What inspires mountain lifers to choose to live among the remote splendour and beckoning spirit of B.C.’s mountains?
That question is explored in director/cinematographer/editor Grant Baldwin’s new documentary “This Mountain Life.”
Produced by the Knowledge Network, the documentary has won critical acclaim and awards. It was named one of the Top 20 audience favourites at hotDOCs, was an official selection at the 2018 Vancouver and Calgary International Film Festivals, the Banff Mountain Film and Book Festival and the Aspen Film Festival.
It has been described as “an absolutely breathtaking documentary” and a “love letter to the outdoors.”
The film features Bernhard and Mary Thor, who tell their story of living off the grid for five decades at their fairy tale home “somewhere beyond Anderson Lake.”
Mary Thor told the News the filmmakers from Peg Leg Films “persevered to find us surviving since 1969. In spite of all, thriving on this barren clear-cut, logged-off, initially forlorn mountainside. And since 2003 without a BC Rail Service - and now 2018 so relieved that ‘Hell may finally have frozen over’ since summer’s wildfires...So far we've not been derailed! Call it crazy or true grit and determination to secure roots and a sense for belonging away from the city, since Bernhard escaped East Germany.”
The 80-minute documentary also focuses on a group of nuns living at the Queen of Peace retreat high above Squamish; mother and daughter team Tania and Martina Halik, who set off on a six-month, 2,300-kilometre trek along the Coast Mountain Range from Squamish to Alaska; pilot/photographer Todd Weselake, who was buried for 20 minutes in an avalanche under four metres of snow; and an alpine guide, skiers and a snow artist.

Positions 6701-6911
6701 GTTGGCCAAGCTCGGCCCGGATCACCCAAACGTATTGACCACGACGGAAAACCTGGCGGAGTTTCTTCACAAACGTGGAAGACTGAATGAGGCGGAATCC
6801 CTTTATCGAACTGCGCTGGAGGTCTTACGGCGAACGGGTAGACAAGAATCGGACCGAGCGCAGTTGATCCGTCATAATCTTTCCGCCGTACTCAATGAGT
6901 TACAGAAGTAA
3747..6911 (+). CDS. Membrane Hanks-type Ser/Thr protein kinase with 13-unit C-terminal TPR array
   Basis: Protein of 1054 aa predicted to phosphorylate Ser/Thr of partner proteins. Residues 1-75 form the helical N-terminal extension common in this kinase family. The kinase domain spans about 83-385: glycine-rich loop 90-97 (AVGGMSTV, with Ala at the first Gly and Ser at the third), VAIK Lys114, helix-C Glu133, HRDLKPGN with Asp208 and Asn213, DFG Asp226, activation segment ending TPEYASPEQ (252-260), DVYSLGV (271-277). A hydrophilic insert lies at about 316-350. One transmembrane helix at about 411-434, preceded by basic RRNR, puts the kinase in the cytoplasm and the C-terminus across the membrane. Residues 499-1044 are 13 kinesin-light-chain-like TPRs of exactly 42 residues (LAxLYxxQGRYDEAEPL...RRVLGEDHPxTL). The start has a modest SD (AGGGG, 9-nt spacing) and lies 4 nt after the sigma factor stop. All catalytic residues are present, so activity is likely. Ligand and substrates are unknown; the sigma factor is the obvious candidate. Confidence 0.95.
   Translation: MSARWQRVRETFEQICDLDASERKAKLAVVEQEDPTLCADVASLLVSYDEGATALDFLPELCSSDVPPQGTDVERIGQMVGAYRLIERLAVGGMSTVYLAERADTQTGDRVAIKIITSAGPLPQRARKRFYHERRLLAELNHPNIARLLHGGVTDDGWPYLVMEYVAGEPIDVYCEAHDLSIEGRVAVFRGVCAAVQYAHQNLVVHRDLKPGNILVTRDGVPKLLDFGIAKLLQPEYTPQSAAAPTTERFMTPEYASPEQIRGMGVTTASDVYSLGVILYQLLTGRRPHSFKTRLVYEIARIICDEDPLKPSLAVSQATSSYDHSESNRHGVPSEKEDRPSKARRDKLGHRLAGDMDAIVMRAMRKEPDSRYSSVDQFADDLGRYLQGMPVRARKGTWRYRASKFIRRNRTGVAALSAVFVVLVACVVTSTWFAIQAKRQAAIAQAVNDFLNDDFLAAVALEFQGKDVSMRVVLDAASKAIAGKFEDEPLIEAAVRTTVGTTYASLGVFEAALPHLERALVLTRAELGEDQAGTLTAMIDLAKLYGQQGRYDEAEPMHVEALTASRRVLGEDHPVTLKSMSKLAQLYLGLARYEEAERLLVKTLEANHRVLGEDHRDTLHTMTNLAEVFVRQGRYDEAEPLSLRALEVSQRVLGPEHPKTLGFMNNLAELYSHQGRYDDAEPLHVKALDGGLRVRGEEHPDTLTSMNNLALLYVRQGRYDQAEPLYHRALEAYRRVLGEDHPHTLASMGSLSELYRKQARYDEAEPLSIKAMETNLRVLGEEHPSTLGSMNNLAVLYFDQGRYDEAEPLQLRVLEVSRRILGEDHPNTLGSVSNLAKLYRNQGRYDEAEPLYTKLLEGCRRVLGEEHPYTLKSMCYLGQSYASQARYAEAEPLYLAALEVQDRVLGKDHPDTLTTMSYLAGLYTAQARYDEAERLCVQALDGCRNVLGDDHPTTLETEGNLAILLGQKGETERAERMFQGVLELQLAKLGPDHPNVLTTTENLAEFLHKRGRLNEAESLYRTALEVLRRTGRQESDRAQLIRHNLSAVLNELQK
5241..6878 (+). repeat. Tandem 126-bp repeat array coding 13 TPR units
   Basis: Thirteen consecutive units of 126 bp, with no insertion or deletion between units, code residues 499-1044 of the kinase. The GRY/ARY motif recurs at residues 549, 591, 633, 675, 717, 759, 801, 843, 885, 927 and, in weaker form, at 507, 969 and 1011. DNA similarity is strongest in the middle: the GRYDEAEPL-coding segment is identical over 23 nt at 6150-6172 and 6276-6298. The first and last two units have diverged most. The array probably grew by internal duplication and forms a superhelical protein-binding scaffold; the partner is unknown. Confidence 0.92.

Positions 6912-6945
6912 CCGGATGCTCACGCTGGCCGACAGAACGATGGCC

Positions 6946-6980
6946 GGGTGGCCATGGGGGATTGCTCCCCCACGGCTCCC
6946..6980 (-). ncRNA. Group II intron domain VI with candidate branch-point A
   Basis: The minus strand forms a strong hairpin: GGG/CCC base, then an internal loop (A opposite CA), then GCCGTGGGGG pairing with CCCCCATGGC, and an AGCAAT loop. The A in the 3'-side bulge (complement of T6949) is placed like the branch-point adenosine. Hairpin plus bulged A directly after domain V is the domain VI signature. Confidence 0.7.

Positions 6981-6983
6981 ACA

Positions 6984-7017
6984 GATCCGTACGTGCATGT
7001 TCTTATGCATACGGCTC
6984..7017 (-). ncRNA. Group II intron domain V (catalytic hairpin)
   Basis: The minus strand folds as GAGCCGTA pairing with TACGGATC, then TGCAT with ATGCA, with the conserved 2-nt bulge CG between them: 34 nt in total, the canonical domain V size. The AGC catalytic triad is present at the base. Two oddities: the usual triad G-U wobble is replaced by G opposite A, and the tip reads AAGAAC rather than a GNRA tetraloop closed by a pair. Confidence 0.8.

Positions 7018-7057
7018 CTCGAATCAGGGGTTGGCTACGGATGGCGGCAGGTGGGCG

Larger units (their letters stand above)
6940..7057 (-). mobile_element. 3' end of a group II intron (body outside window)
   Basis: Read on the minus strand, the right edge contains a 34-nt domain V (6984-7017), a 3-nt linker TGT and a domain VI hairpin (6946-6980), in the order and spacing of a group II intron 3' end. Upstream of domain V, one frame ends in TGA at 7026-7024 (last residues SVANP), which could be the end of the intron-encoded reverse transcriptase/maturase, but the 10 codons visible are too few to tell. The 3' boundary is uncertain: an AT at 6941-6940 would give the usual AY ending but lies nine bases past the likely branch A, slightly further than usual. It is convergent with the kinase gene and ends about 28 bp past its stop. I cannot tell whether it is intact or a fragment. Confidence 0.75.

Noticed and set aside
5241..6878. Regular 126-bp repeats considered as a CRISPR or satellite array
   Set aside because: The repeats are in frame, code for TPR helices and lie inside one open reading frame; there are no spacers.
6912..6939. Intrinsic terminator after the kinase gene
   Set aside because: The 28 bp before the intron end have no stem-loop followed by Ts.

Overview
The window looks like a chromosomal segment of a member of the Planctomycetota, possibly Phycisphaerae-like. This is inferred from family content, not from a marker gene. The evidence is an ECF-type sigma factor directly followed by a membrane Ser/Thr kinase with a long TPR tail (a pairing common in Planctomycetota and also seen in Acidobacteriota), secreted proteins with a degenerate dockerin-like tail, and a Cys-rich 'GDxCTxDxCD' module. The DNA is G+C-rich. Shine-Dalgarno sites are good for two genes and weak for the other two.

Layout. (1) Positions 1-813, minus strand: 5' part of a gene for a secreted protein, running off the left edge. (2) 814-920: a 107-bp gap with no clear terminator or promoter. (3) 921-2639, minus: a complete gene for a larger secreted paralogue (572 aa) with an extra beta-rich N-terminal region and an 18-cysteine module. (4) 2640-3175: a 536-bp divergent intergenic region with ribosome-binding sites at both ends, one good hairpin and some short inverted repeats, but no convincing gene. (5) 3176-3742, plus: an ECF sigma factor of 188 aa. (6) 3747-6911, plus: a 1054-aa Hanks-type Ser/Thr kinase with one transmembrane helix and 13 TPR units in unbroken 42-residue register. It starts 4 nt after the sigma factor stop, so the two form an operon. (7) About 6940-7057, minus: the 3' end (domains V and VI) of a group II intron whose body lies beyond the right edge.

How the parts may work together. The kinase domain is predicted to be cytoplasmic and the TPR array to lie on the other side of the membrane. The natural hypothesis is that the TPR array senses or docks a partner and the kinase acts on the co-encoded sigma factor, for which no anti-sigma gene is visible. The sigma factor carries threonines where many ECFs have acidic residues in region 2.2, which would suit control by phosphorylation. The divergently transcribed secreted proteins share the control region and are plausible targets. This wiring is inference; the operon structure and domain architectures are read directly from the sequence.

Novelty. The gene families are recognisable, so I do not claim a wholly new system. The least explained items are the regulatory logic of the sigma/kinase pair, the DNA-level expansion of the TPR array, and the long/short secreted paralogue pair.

“Everyone we know who saw the film in the Vancouver area was very impressed by what they saw,” says Mary Thor. “Grant Baldwin is a primo cinematographer and adventurer in his own right. From a woman’s point of view and as other women commented, I feel very happy to say this film really had a great balance of male and female mountaineers. We cannot speak any other way than highly for the Peg Leg Film folks and their hard work.”
Baldwin and his team learned about the Thors from a rock climber featured in the film. He is a friend of Bernhard’s son Lawrence, who spoke to him about growing up in the Anderson Valley.
“Lawrence spoke to Wolfe of his upbringing, home schooling and living off the grid, mostly from our home grown dairy products, meats and vegetables produced by my wife Mary from a side hill clear-cut. With horse power since 1970, together we turned our lease-developed purchase into a hand-made homestead,” explained Bernhard.
As an artist, Bernhard Thor has produced four one-man shows of drawings, sculptures, and paintings in Vancouver, Brackendale, Lillooet and Whistler.
He says he’s also worked “on every locally available job – setting chokers, pulling lumber at the mill, slashing for BC Hydro, high-scaling for BC Rail and as a dry-waller, painter and stonemason.
And why have the Thors chosen to live their “Mountain Life” for all these years?
Mary Thor answers, “The film participants share a common thread in their love of these awe inspiring B.C. mountains. Each, in our way, is on a journey, our own personal ‘Vision Quests’ if you will. We seek to test the depth and height of spirit with the solitude gained, challenging ourselves to discover our human dimensions, strength and durability with the help of our specific mountain environment.”
She concluded, “Bernhard and I especially choose now to share our sanctity with the wildlife who gift us with their presence. Bernhard explains this location via Goethe’s saying: ‘Here I am human and Here I may be so.’ Certainly our animal ‘neighbours’ may also exist peacefully.”